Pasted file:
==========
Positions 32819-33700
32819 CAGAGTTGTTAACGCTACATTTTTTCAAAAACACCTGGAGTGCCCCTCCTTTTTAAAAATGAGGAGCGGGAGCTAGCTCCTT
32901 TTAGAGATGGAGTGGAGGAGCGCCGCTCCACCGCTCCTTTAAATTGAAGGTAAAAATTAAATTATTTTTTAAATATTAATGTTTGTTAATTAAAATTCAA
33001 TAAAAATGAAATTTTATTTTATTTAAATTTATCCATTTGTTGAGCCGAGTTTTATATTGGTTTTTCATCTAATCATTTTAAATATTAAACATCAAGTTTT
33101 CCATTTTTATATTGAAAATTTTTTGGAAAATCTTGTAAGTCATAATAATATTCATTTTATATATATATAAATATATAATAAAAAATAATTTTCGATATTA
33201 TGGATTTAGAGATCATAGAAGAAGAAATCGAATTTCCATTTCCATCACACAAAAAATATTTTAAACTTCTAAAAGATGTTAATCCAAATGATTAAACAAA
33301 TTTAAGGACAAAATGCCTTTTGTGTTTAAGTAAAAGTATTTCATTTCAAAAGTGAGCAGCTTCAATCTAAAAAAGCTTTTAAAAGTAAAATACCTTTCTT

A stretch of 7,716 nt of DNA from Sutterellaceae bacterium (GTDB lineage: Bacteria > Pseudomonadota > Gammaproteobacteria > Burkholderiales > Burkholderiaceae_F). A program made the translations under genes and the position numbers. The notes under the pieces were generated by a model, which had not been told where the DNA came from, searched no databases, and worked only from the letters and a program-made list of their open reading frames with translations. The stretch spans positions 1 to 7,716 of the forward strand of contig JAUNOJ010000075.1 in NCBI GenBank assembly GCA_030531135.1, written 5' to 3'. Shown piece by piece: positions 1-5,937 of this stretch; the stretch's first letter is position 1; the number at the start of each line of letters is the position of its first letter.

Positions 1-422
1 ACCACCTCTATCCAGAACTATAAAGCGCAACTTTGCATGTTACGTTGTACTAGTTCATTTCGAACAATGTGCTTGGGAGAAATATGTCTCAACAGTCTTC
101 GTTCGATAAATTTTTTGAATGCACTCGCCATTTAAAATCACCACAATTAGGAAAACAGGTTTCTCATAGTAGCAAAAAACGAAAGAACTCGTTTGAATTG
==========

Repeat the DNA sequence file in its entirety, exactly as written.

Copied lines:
Positions 32819-33700
32819 CAGAGTTGTTAACGCTACATTTTTTCAAAAACACCTGGAGTGCCCCTCCTTTTTAAAAATGAGGAGCGGGAGCTAGCTCCTT
32901 TTAGAGATGGAGTGGAGGAGCGCCGCTCCACCGCTCCTTTAAATTGAAGGTAAAAATTAAATTATTTTTTAAATATTAATGTTTGTTAATTAAAATTCAA
33001 TAAAAATGAAATTTTATTTTATTTAAATTTATCCATTTGTTGAGCCGAGTTTTATATTGGTTTTTCATCTAATCATTTTAAATATTAAACATCAAGTTTT
33101 CCATTTTTATATTGAAAATTTTTTGGAAAATCTTGTAAGTCATAATAATATTCATTTTATATATATATAAATATATAATAAAAAATAATTTTCGATATTA
33201 TGGATTTAGAGATCATAGAAGAAGAAATCGAATTTCCATTTCCATCACACAAAAAATATTTTAAACTTCTAAAAGATGTTAATCCAAATGATTAAACAAA
33301 TTTAAGGACAAAATGCCTTTTGTGTTTAAGTAAAAGTATTTCATTTCAAAAGTGAGCAGCTTCAATCTAAAAAAGCTTTTAAAAGTAAAATACCTTTCTT

A stretch of 7,716 nt of DNA from Sutterellaceae bacterium (GTDB lineage: Bacteria > Pseudomonadota > Gammaproteobacteria > Burkholderiales > Burkholderiaceae_F). A program made the translations under genes and the position numbers. The notes under the pieces were generated by a model, which had not been told where the DNA came from, searched no databases, and worked only from the letters and a program-made list of their open reading frames with translations. The stretch spans positions 1 to 7,716 of the forward strand of contig JAUNOJ010000075.1 in NCBI GenBank assembly GCA_030531135.1, written 5' to 3'. Shown piece by piece: positions 1-5,937 of this stretch; the stretch's first letter is position 1; the number at the start of each line of letters is the position of its first letter.

Positions 1-422
1 ACCACCTCTATCCAGAACTATAAAGCGCAACTTTGCATGTTACGTTGTACTAGTTCATTTCGAACAATGTGCTTGGGAGAAATATGTCTCAACAGTCTTC
101 GTTCGATAAATTTTTTGAATGCACTCGCCATTTAAAATCACCACAATTAGGAAAACAGGTTTCTCATAGTAGCAAAAAACGAAAGAACTCGTTTGAATTG